My floor was a wonderful reflection of Columbia’s talent and diversity. I remember the shock of discovering one of my floormates was the Rubik’s Cube World Champion, while watching another floormate perform magic tricks. Others were incredible singers, dancers and poets. I also remember people’s horrified reactions when they learned someone in our building had somehow over-microwaved a cookie, leading to a small dorm fire.

I was on the John Jay Residence Hall Council, as well. I remember us frantically ordering supplies for “spa day” events and coordinating a residence hall haunted house. I eventually transitioned into a leadership role on RHLO, the Residence Hall Council, and oversaw communications for all of the residence halls.

What Core class or experience do you most remember, and why?

My favorite Core class was Literature Humanities. As an English major, I found it invigorating to study literature alongside individuals from different majors instead of solely analyzing these works alongside other students pursuing a liberal arts track. Diversity in perspective was key. As an avid reader and literature lover, I also enjoyed the opportunity to be exposed to a variety of works that I would have never read otherwise.

My professor, Michael West, was incredibly kind and set the stage for invigorating class discussions. I particularly enjoyed reading and analyzing works by Shakespeare, Virginia Woolf and Jane Austen — I eventually focused my studies on British literature as a result. I enrolled in a course specifically on Shakespeare, delving into many of his most acclaimed works and even attending plays alongside my classmates.

Did you have a favorite spot on campus, and what did you like about it?

I lived in Wien Hall as a junior, and next door to the Law School. It quickly became my favorite spot, both because of the beautiful cherry blossom trees and also its offerings. As an aspiring law student, I felt empowered when I studied near a space dedicated to students pursuing their studies in law. As part of my role as wellness chair, I hosted events in the Law School like pumpkin painting breaks.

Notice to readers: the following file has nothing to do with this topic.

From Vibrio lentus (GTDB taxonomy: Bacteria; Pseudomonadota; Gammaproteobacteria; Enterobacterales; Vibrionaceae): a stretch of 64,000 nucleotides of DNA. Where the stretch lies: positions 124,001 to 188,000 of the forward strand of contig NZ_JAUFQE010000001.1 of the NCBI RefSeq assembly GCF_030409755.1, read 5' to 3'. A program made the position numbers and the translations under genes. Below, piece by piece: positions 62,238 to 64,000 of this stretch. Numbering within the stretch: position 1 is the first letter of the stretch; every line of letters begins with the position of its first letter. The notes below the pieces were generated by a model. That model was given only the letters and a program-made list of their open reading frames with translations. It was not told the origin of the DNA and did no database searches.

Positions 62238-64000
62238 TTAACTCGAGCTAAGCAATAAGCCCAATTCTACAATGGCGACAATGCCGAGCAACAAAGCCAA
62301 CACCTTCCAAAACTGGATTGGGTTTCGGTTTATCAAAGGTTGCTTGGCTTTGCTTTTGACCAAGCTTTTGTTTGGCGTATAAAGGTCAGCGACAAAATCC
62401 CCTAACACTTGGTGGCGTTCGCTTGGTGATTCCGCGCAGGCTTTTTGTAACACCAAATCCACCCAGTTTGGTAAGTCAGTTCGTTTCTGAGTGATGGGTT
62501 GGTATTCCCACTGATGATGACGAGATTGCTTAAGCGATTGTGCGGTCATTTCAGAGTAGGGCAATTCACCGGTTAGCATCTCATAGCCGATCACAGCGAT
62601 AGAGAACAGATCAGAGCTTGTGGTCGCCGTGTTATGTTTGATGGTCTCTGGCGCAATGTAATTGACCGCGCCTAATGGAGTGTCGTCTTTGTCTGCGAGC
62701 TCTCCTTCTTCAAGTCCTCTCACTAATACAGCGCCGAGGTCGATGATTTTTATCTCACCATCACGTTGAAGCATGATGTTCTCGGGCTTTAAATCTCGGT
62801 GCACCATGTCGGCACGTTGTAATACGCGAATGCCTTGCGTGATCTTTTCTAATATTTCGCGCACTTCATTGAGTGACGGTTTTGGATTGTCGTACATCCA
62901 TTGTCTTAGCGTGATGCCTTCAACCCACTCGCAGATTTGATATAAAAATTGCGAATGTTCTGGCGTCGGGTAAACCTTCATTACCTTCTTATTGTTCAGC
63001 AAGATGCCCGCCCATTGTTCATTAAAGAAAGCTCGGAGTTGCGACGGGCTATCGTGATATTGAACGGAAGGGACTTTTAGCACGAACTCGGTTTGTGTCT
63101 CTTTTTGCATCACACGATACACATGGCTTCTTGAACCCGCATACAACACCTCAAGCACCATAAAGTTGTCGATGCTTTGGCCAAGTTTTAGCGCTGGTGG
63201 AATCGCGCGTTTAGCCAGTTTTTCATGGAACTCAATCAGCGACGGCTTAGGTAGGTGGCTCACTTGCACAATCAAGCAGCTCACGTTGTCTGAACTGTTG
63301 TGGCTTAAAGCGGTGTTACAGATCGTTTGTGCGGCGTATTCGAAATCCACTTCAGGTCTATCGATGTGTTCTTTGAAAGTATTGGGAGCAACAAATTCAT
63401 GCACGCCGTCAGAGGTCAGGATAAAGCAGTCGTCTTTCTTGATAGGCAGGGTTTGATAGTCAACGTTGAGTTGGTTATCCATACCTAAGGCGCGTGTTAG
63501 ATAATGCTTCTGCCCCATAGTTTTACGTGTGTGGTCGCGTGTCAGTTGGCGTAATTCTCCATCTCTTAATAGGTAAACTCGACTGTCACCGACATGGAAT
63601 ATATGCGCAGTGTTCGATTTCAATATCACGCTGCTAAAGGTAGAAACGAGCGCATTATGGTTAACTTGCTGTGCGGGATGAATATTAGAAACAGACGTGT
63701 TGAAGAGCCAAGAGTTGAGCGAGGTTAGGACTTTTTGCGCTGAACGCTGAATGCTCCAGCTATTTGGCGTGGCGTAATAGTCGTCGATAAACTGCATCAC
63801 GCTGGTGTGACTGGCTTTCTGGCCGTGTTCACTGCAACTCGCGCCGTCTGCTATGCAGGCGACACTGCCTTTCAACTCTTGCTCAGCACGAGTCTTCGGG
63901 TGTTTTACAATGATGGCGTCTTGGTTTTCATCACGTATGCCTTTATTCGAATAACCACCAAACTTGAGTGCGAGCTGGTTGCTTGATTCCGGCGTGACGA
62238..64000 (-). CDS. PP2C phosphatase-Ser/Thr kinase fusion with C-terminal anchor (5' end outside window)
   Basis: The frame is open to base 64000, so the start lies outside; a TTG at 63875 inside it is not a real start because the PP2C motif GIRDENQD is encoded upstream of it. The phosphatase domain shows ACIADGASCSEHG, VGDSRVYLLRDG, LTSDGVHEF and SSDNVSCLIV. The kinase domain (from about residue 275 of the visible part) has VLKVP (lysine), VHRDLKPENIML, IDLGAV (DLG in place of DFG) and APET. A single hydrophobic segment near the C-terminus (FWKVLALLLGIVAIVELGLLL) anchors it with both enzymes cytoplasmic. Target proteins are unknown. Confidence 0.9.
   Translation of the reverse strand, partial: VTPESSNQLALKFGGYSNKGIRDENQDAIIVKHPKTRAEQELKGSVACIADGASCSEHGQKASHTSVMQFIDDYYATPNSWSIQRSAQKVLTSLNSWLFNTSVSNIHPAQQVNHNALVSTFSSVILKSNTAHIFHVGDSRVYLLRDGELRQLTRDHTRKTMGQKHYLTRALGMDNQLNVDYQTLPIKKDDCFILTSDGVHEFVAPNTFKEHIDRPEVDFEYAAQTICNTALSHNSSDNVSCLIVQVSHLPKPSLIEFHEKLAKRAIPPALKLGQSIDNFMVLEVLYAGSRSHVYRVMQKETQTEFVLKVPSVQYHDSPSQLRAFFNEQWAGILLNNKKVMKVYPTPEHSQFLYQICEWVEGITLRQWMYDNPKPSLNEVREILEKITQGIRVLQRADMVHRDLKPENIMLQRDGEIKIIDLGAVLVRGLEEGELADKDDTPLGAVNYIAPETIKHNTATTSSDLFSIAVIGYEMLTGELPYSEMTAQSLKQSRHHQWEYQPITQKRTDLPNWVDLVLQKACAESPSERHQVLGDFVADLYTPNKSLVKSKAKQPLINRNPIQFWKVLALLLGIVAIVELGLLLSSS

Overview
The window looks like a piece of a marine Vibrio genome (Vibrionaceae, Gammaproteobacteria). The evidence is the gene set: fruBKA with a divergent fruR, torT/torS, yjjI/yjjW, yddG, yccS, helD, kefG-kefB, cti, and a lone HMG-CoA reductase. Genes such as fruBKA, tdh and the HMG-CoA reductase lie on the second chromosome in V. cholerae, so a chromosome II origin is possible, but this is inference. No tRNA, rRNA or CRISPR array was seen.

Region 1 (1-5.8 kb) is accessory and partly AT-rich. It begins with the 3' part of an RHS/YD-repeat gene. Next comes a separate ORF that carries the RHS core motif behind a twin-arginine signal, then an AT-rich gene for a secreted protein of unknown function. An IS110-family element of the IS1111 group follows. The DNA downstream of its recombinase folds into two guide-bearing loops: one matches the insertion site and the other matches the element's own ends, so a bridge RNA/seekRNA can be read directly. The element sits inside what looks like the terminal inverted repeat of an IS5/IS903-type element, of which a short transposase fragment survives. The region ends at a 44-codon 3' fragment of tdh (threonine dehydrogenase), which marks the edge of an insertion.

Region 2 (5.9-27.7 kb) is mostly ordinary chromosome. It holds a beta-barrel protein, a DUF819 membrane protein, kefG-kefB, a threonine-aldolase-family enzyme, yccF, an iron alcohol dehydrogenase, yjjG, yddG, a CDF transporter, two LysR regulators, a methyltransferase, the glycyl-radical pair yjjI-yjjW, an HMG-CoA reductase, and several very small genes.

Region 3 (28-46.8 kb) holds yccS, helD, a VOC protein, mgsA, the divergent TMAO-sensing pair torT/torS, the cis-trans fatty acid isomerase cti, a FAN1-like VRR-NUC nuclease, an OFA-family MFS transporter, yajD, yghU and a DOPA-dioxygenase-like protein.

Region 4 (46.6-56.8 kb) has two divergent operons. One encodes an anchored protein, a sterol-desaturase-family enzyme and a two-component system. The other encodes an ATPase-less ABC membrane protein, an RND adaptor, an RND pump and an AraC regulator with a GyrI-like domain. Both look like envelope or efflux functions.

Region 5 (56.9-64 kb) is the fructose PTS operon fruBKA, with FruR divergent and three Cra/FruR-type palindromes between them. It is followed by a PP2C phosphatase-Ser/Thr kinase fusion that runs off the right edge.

Beyond that, I loved Low Library. I was privileged to cover an Alexander Hamilton Award Dinner for Bwog and attended a few other events there. It’s a beautiful space.

What, if anything, about your College experience would you do over?

I graduated during the pandemic, so this answer is likely quite intuitive. I unfortunately had to leave campus during Spring Break of my junior year due to Covid-19 cases skyrocketing in New York, and missed many cherished senior traditions. While we had a formal graduation at a later date, I’ll forever wish I had the opportunity to properly say goodbye to both Columbia as a whole and my classmates.

I also would have taken more creative writing classes. I did enroll in beginning and intermediate poetry workshops and the beginning fiction workshop. These classes provided me with my first opportunity to receive feedback from my peers on my writing. At Harvard Law, the opportunity to have my literary work critiqued by peers is much more limited.